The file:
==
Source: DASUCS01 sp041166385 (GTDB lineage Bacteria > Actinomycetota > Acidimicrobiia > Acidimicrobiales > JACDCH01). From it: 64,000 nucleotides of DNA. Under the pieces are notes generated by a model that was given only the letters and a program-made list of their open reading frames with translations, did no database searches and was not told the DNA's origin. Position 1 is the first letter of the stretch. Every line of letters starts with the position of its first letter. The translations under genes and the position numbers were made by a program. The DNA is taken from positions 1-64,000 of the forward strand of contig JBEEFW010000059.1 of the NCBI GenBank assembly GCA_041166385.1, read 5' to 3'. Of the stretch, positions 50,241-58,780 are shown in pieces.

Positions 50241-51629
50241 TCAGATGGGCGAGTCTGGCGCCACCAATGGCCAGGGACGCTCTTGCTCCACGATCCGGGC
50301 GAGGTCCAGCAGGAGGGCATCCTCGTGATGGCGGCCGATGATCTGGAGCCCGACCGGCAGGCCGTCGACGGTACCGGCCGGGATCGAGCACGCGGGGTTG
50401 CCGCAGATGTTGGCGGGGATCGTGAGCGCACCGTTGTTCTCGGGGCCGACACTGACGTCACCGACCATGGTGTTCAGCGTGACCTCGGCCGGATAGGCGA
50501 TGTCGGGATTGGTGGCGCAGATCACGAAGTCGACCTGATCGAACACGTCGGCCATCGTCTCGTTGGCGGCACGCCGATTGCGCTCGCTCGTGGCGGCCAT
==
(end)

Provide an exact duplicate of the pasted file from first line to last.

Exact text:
Source: DASUCS01 sp041166385 (GTDB lineage Bacteria > Actinomycetota > Acidimicrobiia > Acidimicrobiales > JACDCH01). From it: 64,000 nucleotides of DNA. Under the pieces are notes generated by a model that was given only the letters and a program-made list of their open reading frames with translations, did no database searches and was not told the DNA's origin. Position 1 is the first letter of the stretch. Every line of letters starts with the position of its first letter. The translations under genes and the position numbers were made by a program. The DNA is taken from positions 1-64,000 of the forward strand of contig JBEEFW010000059.1 of the NCBI GenBank assembly GCA_041166385.1, read 5' to 3'. Of the stretch, positions 50,241-58,780 are shown in pieces.

Positions 50241-51629
50241 TCAGATGGGCGAGTCTGGCGCCACCAATGGCCAGGGACGCTCTTGCTCCACGATCCGGGC
50301 GAGGTCCAGCAGGAGGGCATCCTCGTGATGGCGGCCGATGATCTGGAGCCCGACCGGCAGGCCGTCGACGGTACCGGCCGGGATCGAGCACGCGGGGTTG
50401 CCGCAGATGTTGGCGGGGATCGTGAGCGCACCGTTGTTCTCGGGGCCGACACTGACGTCACCGACCATGGTGTTCAGCGTGACCTCGGCCGGATAGGCGA
50501 TGTCGGGATTGGTGGCGCAGATCACGAAGTCGACCTGATCGAACACGTCGGCCATCGTCTCGTTGGCGGCACGCCGATTGCGCTCGCTCGTGGCGGCCAT